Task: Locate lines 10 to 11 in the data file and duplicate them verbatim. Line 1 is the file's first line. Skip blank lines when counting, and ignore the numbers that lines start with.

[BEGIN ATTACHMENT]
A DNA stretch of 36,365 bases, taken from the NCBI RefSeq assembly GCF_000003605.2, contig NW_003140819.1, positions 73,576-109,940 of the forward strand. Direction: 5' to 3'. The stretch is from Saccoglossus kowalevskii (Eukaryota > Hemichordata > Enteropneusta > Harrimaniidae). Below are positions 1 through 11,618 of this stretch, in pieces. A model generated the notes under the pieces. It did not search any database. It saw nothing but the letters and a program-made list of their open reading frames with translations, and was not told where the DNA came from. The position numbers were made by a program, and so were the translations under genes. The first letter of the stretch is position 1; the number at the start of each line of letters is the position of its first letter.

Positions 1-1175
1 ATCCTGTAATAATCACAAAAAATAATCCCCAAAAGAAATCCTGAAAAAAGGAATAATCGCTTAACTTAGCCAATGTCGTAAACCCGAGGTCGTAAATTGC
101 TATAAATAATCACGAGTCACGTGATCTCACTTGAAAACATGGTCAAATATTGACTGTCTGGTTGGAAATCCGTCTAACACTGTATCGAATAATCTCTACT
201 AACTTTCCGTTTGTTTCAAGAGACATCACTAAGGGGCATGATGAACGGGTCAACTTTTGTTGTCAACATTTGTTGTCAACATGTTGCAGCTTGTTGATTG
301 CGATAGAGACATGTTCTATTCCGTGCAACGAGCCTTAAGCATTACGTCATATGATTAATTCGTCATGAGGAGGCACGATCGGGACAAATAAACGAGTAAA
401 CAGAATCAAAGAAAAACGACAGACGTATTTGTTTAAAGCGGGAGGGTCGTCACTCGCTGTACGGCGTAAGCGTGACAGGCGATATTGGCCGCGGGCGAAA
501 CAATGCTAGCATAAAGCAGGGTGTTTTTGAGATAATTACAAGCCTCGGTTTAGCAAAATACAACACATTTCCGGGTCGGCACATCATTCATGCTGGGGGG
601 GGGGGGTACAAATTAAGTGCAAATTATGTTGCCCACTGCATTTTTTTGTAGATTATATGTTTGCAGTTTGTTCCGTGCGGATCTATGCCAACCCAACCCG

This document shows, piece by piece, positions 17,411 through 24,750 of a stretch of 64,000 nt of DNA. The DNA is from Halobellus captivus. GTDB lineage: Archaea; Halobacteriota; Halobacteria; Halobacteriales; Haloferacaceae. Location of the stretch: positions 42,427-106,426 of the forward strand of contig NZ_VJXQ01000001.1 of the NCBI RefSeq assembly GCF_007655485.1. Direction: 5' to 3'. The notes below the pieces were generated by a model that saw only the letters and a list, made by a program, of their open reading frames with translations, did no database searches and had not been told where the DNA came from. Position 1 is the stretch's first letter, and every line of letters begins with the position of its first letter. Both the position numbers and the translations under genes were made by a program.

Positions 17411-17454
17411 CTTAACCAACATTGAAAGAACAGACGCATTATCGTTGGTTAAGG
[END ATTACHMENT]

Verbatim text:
This document shows, piece by piece, positions 17,411 through 24,750 of a stretch of 64,000 nt of DNA. The DNA is from Halobellus captivus. GTDB lineage: Archaea; Halobacteriota; Halobacteria; Halobacteriales; Haloferacaceae. Location of the stretch: positions 42,427-106,426 of the forward strand of contig NZ_VJXQ01000001.1 of the NCBI RefSeq assembly GCF_007655485.1. Direction: 5' to 3'. The notes below the pieces were generated by a model that saw only the letters and a list, made by a program, of their open reading frames with translations, did no database searches and had not been told where the DNA came from. Position 1 is the stretch's first letter, and every line of letters begins with the position of its first letter. Both the position numbers and the translations under genes were made by a program.

Positions 17411-17454